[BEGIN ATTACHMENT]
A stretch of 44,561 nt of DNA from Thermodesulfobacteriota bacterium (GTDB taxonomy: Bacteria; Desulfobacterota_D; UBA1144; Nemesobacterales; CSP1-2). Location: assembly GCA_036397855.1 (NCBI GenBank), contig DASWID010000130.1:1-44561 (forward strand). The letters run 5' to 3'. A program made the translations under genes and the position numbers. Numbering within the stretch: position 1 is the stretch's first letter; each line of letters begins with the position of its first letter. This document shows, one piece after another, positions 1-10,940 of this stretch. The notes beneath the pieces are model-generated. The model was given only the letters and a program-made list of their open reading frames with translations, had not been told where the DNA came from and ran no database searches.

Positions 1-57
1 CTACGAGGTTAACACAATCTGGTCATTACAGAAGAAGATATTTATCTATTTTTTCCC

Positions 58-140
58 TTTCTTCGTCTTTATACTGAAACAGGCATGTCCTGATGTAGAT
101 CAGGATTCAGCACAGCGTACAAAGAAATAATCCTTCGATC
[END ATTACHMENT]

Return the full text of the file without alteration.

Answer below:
A stretch of 44,561 nt of DNA from Thermodesulfobacteriota bacterium (GTDB taxonomy: Bacteria; Desulfobacterota_D; UBA1144; Nemesobacterales; CSP1-2). Location: assembly GCA_036397855.1 (NCBI GenBank), contig DASWID010000130.1:1-44561 (forward strand). The letters run 5' to 3'. A program made the translations under genes and the position numbers. Numbering within the stretch: position 1 is the stretch's first letter; each line of letters begins with the position of its first letter. This document shows, one piece after another, positions 1-10,940 of this stretch. The notes beneath the pieces are model-generated. The model was given only the letters and a program-made list of their open reading frames with translations, had not been told where the DNA came from and ran no database searches.

Positions 1-57
1 CTACGAGGTTAACACAATCTGGTCATTACAGAAGAAGATATTTATCTATTTTTTCCC

Positions 58-140
58 TTTCTTCGTCTTTATACTGAAACAGGCATGTCCTGATGTAGAT
101 CAGGATTCAGCACAGCGTACAAAGAAATAATCCTTCGATC